College of Arts and Humanities

Dean’s Corner: February 2024


Our Four Pillars, Part Three: Ethics

Dear Faculty, Staff, Alumni and Friends,

Back in October of last year, I introduced the idea that our new College will build its programs around four pillars. In the October column, I discussed the first of these: “writing.” Last month, I introduced the second: “pre-law.”

Our third pillar is “ethics.”

Ethics Across the Curriculum

Ethics is an academic subdiscipline, normally housed within a department of philosophy. Our Department of Philosophy and Religion not only offers courses in ethics, it has just launched a pre-Med emphasis area in “Medicine, Health, and Human Values” that includes an upper division course on Biomedical Ethics.

There is also an initiative called “Ethics Across the Curriculum.” The national Society for Ethics Across the Curriculum publishes a biannual journal, Teaching Ethics. As it so happens, the journal’s current editors – Edyta Kuzian and Daniel Wueste – are Clemson faculty. In fact, the 25th Annual Conference on Ethics Across the Curriculum will be hosted at Clemson next Fall 2024. This will draw an international group of about 200 philosophers to our campus.

What “ethics across the curriculum” might look like if implemented at Clemson is something I think our College should lead.

Ethics in Technology and Culture

Our daily lives bring us in constant contact with questions and choices that require ethical thinking and behavior. Ethics are central to being human. This has always been true, but today it seems, we are more confronted with ethical dilemmas than ever before. Technology and its consequences for the human condition are the main drivers, whether we look at the implications of artificial intelligence, the sometimes-disturbing consequences of social media, or the results of in vitro fertilization.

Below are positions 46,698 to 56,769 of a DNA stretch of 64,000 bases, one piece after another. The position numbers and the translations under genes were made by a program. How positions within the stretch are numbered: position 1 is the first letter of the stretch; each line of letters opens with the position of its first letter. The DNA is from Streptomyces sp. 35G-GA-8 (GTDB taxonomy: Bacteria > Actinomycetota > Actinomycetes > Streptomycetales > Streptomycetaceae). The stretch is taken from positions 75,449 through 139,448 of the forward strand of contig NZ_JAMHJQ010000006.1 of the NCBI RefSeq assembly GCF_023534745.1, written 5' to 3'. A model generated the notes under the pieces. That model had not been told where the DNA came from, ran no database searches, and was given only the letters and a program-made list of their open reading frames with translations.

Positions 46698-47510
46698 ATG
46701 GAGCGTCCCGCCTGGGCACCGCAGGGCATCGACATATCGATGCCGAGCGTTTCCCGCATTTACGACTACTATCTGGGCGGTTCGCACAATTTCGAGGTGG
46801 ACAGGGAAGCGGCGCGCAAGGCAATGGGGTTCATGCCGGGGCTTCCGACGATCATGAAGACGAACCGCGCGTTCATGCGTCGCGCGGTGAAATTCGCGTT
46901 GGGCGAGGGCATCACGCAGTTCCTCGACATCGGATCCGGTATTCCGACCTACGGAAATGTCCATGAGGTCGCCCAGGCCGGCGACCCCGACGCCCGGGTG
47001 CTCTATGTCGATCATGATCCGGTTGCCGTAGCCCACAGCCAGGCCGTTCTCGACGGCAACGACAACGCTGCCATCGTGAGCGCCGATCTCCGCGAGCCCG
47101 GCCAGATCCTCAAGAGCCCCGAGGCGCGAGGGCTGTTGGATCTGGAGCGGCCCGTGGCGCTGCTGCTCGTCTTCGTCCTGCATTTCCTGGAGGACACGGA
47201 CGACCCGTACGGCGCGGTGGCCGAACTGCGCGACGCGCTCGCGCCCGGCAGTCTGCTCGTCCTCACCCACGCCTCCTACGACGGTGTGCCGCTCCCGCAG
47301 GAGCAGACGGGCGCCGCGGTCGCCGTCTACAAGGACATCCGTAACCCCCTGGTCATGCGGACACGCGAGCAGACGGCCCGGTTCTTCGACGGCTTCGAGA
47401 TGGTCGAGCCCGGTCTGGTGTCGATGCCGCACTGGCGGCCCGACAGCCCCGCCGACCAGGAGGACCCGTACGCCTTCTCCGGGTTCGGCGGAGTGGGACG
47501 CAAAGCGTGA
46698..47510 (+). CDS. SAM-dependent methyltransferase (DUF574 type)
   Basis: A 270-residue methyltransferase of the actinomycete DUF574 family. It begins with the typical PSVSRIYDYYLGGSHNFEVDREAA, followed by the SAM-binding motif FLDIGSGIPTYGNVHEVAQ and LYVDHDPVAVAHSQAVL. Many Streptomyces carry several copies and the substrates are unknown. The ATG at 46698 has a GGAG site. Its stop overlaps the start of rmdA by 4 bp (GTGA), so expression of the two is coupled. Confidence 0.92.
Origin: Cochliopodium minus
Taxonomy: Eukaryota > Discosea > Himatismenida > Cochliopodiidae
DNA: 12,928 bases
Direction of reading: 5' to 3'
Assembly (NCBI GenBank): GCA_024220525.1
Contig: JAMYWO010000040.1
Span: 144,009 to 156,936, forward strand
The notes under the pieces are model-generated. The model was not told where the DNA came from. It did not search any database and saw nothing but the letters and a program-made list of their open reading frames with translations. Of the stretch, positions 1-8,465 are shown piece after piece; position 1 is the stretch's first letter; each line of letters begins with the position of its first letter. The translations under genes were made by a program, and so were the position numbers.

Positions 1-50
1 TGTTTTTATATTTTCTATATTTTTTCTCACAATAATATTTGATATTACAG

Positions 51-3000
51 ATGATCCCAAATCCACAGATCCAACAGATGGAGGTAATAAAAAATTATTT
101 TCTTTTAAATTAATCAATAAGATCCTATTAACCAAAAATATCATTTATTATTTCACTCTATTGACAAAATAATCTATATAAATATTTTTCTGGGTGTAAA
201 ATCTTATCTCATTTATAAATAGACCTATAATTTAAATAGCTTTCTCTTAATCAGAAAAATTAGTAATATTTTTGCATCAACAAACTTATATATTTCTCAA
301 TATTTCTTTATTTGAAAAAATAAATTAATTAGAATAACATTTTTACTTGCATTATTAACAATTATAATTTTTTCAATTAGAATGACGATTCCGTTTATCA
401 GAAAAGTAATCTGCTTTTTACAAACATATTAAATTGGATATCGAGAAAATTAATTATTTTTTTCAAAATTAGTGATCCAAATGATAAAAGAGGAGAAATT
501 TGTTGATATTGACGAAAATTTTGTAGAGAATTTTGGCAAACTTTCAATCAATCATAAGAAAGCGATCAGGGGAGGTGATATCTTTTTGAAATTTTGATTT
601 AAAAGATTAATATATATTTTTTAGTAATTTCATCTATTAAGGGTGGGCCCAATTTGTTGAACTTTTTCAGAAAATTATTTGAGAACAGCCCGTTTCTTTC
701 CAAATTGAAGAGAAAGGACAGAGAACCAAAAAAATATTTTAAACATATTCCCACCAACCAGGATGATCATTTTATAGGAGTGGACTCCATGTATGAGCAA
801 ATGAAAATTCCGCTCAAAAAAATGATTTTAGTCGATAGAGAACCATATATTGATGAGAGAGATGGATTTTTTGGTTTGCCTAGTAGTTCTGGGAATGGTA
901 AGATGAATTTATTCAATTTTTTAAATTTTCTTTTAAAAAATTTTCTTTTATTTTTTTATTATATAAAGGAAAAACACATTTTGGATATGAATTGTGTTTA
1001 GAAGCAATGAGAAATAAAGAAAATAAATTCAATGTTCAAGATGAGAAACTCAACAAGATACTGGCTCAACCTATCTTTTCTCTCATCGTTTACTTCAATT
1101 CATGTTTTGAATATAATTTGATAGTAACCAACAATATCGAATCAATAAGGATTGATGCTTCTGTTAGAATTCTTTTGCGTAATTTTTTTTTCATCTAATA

Even when cultures around the world differ in what they hold to be right and true, or how they expect people to behave in certain situations, one feature that all cultures have in common is that they have derived a code of ethics as a necessary component of their structure.

In our College, we can observe how broadly ethics are at the core of our studies. Ethics saturate the literature we read, the plays we attend, the films we watch — the way the characters behave towards each other and how that drives the narrative and our feelings toward those characters. Beyond memorizing dates, when we study history, the questions we ponder concern the rights and wrongs of paths that were or were not followed. The lessons of history are all about ethics. When we sit in judgment about our past, it helps to have a good idea of what the world was like back then.

Ethics for the Future

Beyond our own College, wherever we look at Clemson, students would benefit from incorporating ethics in their studies. This is the case with questions of how far we should go in converting the advances of scientific knowledge into practice, whether there should be any limits on engineering, considerations in the ways agriculture or business are practiced, not to mention the ethics of education, health care, psychology and sociology. The list goes on.

Just because we can, should we? This question will become more urgent and pressing the more we push the boundaries of the possible.

Clemson is preparing our future leaders. They all need to be trained in and sensitive to the complexities of ethical thinking, and how such thinking is integral to every path we follow in life.

Go Tigers!

Nicholas Vazsonyi, Dean
College of Arts and Humanities

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